Anybody driving in Toronto knows that whenever there's a little bit of rain, traffic slows to a crawl. I've never really understood this, but it's as predictable as the Leafs wilting in the spring. So when you get a whole lot of rain, you might as well bring a Tolstoy novel with you in your car. I'm lucky enough to live only a ten minute drive from work (in normal conditions), and I don't need to take a major highway. But I do drive up the Bayview extension, a good alternative to the Don Valley Parkway which was looking more like a tailgate party on Friday. To my surprise, the volume on Bayview wasn't that bad at all at the beginning. But the rain had left a massive lake in the road, so the two lanes merged into one to bypass it, and then traffic was joined by the people who decided to get off the DVP before they started to decompose. So it was a bit of a crawl after that, but not too bad. Then, after passing Pottery Rd. and getting to the most steep and winding stretch, I heard a siren. A fire engine had to get by. Cars were jammed like sardines in two lanes, with a median to the left and a ditch to the right, no shoulder. So those of us in the left lane had to somehow squeeze over the the right well enough to let the fire engine go by. Amazingly, we were able to do so, but the row of cars in the right lane looked like a disjointed mess.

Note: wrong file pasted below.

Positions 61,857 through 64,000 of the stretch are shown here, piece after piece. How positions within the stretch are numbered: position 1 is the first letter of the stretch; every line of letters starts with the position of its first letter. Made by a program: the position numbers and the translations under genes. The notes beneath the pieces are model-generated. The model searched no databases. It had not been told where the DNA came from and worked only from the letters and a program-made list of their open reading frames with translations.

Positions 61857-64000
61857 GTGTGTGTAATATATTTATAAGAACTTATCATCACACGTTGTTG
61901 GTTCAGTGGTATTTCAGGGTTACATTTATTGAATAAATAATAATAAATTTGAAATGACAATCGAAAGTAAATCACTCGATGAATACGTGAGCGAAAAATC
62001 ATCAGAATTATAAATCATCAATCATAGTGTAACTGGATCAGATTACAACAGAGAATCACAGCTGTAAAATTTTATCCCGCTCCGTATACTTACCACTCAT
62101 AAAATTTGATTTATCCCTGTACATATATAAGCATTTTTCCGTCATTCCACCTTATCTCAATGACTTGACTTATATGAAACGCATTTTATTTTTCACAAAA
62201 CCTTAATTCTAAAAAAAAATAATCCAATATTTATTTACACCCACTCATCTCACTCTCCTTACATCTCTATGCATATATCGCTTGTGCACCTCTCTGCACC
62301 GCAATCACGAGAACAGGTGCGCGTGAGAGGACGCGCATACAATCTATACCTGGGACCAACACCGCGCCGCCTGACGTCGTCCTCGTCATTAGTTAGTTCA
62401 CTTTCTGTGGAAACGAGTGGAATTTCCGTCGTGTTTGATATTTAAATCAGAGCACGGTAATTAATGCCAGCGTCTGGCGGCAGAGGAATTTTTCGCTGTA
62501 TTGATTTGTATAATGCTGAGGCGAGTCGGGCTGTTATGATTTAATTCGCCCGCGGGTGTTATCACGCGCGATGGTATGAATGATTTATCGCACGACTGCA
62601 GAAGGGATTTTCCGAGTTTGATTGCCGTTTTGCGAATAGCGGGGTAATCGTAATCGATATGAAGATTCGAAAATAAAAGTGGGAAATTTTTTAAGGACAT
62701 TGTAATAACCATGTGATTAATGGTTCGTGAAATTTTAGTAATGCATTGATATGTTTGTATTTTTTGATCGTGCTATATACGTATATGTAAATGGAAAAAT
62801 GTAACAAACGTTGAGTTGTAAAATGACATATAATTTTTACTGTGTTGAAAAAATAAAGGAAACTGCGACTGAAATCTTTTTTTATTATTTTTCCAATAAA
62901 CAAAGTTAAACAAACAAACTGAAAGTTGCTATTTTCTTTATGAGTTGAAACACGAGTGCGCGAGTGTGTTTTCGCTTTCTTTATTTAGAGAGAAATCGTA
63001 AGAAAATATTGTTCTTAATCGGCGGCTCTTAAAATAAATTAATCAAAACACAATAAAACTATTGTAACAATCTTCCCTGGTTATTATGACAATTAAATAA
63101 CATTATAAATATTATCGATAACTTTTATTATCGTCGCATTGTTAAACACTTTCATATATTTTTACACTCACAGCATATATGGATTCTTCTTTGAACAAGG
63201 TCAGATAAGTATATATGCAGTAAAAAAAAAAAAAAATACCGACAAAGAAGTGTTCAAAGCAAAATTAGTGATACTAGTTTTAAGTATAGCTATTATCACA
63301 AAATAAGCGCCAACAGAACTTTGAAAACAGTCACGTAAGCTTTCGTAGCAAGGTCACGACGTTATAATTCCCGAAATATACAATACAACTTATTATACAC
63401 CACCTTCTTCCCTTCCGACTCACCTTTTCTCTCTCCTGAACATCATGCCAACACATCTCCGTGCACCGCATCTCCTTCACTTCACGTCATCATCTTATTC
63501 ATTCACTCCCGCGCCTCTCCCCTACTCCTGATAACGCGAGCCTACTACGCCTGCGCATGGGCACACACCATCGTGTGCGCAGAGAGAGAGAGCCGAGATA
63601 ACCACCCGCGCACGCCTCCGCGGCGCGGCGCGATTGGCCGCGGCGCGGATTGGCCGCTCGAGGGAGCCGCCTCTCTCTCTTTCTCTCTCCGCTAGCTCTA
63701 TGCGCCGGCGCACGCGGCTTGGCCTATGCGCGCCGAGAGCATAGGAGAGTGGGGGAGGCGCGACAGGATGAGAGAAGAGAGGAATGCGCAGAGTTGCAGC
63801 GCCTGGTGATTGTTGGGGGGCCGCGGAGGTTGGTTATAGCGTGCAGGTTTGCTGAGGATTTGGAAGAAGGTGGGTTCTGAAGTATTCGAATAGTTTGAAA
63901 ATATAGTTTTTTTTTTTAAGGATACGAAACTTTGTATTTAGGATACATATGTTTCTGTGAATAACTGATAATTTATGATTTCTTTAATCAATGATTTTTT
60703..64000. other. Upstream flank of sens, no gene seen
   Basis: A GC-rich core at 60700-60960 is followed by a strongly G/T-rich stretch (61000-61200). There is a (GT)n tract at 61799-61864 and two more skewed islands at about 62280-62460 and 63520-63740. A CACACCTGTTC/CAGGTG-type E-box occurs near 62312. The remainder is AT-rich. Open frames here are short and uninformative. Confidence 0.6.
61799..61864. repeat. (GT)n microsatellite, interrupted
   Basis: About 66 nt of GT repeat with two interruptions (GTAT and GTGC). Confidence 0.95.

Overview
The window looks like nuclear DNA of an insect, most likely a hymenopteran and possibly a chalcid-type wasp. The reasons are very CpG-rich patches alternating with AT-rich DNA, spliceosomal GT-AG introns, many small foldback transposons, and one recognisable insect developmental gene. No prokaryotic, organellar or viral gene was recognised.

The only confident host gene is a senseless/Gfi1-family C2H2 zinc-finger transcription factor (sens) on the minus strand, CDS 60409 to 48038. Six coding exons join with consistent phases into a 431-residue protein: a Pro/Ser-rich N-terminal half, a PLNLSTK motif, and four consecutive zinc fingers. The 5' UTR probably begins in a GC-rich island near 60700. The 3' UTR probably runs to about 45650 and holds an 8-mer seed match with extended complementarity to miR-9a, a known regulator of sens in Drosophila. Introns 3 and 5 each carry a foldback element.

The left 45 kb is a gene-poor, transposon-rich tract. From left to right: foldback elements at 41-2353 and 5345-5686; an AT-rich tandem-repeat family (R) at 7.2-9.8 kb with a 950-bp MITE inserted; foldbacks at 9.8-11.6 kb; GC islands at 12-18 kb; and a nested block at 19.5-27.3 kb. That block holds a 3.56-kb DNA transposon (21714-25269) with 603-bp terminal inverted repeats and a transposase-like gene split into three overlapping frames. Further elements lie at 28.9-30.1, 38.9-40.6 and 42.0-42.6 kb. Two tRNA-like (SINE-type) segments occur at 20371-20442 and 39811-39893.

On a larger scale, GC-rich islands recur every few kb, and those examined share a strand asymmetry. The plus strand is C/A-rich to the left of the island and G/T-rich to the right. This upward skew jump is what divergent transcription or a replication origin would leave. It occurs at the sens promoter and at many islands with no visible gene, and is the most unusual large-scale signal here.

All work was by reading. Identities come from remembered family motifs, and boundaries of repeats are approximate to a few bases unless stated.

And then came the thing that pissed me off.

After the fire engine passed, the cars that followed it just zipped right on behind it! Here the rest of us cars were packed together in the right lane, misaligned and looking a bit like the marching band scene in Animal House. And the people coming from behind us in the left lane, seeing this carnage, didn't let anyone in ahead of them. I think that was obnoxiously rude. It then took several minutes for us to straighten ourselves out and get back on our way.

Maybe this story didn't have a great payoff, but I just needed to vent. You can let me know if I'm out of line for thinking that the following drivers should have let the displaced cars merge with them. This was the closest I've ever come to experiencing true road rage. Fortunately I wasn't in a position to do anything about it.

Sunday, August 21, 2005

There Goes the Neighbourhood